Engineers had the lead on canal construction and essentially ran the heavy equipment show. I also remember the Idaho National Guard placing temporary bridges over select road crossings
once the waterway was dug.

One of the things that amazed me is that the heavy construction equipment started digging the emergency canal maybe a day after we initiated our surveying and flagging. They were
excavating out a waterway perhaps 35 feet either side of our marked center line. I could sometimes see the big yellow caterpillar earthmovers hastily working further back in our wake,
so to speak. I recall having the discussion with Russ that wow…guess we better get this correct! We did recognize that we were staking the centerline essentially downhill which is where the
reservoir water would flow.

In reflection, this was a successful community-wide effort. The dam did not breach, and water did not flood uncontrollably over farmlands and Burley proper. As I remember, the hastily made
canal to the Snake River was surveyed and built in perhaps a week. Many dozens of local volunteers worked to keep the raw canal banks from caving in as water traveled rapidly through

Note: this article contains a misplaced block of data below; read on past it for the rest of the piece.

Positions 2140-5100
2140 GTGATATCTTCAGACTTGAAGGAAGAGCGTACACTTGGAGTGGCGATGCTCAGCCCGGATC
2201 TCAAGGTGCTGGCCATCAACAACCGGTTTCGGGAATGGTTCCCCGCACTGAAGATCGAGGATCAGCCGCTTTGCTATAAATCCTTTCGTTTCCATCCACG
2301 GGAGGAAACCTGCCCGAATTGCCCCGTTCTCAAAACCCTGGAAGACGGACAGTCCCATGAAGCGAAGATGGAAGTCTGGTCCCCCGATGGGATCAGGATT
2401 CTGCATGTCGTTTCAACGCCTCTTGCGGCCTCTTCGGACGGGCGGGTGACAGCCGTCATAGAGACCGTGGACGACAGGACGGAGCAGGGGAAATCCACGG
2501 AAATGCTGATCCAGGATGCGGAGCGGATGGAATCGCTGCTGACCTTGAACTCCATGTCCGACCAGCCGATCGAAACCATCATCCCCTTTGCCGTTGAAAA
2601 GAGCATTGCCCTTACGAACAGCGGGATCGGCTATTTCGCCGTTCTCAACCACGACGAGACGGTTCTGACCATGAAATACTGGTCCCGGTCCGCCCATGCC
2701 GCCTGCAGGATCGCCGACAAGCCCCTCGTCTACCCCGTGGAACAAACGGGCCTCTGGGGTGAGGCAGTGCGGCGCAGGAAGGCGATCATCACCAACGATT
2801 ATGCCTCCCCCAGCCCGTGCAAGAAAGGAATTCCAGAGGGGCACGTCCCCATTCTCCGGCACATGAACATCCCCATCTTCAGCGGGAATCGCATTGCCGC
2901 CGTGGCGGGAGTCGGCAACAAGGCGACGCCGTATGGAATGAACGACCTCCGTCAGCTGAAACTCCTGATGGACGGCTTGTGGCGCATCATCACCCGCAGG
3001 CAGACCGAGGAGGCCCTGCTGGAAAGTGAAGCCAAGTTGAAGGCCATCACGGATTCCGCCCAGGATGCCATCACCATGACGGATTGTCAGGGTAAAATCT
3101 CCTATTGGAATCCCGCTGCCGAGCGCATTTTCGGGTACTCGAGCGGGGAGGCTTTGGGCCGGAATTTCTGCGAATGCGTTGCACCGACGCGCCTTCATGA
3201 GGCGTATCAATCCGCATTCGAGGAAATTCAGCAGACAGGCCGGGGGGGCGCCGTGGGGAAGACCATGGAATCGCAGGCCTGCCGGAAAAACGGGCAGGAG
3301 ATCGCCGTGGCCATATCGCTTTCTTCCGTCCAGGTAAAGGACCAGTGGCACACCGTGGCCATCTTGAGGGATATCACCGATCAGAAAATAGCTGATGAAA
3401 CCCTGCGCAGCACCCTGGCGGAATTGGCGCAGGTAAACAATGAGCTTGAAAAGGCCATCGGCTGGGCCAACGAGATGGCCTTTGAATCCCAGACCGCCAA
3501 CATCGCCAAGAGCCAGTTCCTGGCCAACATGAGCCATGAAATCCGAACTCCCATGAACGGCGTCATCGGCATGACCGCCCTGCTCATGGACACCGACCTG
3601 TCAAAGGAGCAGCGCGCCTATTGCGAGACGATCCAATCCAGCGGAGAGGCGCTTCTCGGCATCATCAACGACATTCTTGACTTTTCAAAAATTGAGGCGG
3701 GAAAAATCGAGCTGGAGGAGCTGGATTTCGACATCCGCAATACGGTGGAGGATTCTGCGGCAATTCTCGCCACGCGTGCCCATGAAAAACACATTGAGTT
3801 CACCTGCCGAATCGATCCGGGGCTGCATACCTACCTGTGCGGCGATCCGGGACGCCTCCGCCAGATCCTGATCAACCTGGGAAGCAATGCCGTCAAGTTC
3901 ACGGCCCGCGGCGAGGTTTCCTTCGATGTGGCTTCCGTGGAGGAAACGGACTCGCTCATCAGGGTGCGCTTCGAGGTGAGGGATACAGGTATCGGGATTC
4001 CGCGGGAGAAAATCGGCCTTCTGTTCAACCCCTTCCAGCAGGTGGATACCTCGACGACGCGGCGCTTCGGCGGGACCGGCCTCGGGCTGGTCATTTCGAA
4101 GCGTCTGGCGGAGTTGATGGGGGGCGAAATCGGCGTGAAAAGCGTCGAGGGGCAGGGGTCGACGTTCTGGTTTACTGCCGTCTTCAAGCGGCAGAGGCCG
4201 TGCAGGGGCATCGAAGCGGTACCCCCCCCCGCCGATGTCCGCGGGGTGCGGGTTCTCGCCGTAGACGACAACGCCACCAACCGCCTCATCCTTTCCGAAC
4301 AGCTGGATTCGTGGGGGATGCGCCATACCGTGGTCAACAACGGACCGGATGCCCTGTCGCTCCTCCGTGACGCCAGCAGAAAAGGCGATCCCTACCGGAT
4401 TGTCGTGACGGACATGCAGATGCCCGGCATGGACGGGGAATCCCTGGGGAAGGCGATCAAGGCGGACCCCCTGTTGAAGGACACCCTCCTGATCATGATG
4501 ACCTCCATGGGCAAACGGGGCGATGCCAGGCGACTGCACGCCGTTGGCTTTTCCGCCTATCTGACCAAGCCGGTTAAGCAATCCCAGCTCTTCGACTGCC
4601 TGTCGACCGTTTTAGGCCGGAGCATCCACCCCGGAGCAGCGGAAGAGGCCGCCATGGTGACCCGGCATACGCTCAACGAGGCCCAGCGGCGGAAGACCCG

it from the spillway gates. By early June the ordeal was over, the canal was filled in, and I moved on to a new position in Boise. No public lands were involved and to my knowledge, no lawsuits
were ever filed. We (BLM) felt good about helping the Cassia County community as good neighbors in a time of need.

For me, an early federal career “take away” from this experience was that there are opinion leaders in communities, not necessarily elected to public office, who can be very helpful in
getting good things accomplished. Identifying and developing a suitable working relationships with such people is important to successful public lands management.  I also learned the value of